The southwestern summer monsoons occur from June through September. The Great Indian Desert (Thar Desert) and adjoining areas of the northern and central Indian subcontinent heats up considerably during the hot summers. This causes a low pressure area over the northern and central Indian subcontinent. To fill this void, the moisture-laden winds from the Indian Ocean rush in to the subcontinent. These winds, rich in moisture, are drawn towards the Himalayas, creating winds blowing storm clouds towards the subcontinent. However the Himalayas act like a high wall and do not allow the winds to pass into Central Asia, forcing them to rise. With the gain in altitude of the clouds, the temperature drops and precipitation occurs. Some areas of the subcontinent receive up to 10,000 mm of rain.
The southwest monsoon is generally expected to begin around the start of June and dies down by the end of September. The moisture-laden winds on reaching the southernmost point of the Indian peninsula, due to its topology, become divided into two parts:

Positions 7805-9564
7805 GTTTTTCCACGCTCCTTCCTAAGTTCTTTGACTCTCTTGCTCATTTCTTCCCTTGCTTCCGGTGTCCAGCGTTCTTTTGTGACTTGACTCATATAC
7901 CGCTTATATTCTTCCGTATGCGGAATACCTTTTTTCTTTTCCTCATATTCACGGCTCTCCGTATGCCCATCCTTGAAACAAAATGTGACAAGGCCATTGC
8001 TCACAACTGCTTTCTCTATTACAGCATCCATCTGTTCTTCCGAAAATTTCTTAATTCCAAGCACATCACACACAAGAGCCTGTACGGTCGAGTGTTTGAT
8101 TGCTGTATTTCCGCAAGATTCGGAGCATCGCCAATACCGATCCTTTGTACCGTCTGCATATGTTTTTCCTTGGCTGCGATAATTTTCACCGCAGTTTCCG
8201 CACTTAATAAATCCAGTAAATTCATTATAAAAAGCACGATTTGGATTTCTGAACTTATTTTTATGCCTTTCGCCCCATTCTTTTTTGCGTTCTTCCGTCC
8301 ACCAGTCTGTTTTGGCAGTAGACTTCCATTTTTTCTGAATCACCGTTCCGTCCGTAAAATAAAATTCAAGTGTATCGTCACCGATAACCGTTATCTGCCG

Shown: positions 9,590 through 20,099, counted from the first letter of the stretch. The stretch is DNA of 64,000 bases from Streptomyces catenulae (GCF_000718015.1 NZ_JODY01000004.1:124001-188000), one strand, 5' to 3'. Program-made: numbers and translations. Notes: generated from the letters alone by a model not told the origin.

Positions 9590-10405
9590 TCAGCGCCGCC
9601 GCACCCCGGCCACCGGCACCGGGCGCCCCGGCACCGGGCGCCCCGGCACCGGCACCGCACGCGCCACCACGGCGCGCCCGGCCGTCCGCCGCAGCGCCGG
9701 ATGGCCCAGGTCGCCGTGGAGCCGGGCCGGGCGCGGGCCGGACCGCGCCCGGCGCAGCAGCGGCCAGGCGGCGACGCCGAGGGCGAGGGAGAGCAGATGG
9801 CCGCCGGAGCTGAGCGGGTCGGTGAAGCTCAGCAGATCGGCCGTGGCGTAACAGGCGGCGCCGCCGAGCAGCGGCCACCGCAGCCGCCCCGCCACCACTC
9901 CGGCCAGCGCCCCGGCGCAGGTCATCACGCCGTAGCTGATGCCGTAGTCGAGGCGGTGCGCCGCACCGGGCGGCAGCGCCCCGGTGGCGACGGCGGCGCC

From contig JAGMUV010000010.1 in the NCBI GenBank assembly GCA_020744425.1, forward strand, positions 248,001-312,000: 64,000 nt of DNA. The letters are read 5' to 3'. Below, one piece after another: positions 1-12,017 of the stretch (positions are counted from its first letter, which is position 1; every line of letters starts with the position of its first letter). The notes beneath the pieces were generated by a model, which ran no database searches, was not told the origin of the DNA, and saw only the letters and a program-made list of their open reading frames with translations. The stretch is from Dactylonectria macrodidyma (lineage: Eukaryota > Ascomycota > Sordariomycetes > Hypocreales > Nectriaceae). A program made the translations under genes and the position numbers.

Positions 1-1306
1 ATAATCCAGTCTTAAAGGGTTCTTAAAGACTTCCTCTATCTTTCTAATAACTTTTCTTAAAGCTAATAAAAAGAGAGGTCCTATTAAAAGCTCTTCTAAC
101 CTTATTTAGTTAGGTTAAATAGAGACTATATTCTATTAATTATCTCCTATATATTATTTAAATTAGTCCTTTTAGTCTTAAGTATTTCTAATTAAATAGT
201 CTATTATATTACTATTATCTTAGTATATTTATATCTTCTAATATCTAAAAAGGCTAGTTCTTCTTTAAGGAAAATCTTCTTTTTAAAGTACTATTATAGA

The Arabian Sea Branch of the SW Monsoon first hits the Western Ghats of the coastal state of Kerala, India and hence Kerala is the first state in India to receive rain from the South-West Monsoon. This branch of the monsoon moves northwards along the Western Ghats giving rain to the coastal areas west of the Western Ghats. It is to be noted that the eastern parts of the Western Ghats do not receive much rain from this monsoon as the wind does not cross the Western Ghats.
The Bay of Bengal Branch of SW Monsoon flows over the Bay of Bengal heading towards North-Eastern India and Bengal, picking up more moisture from the Bay of Bengal. Its hits the Eastern Himalaya and provides a huge amount of rain to the regions of North-East India, Bangladesh and West Bengal. Mawsynram, situated on the southern slopes of the Eastern Himalaya in Shillong, India is one of the wettest places on Earth. After striking the Eastern Himalaya it turns towards the West, travels over the Indo-Gangetic Plain, at a rate of roughly 1-2 weeks per state, pouring rain all along its way.
The monsoon accounts for 80 percent of the rainfall in the country. Indian agriculture (which accounts for 25 percent of the GDP and employs 70 percent of the population) is heavily dependent on the rains, especially crops like cotton, rice, oilseeds and coarse grains. A delay of a few days in the arrival of the monsoon can, and does, badly affect the economy, as evidenced in the numerous droughts in India in the 90s.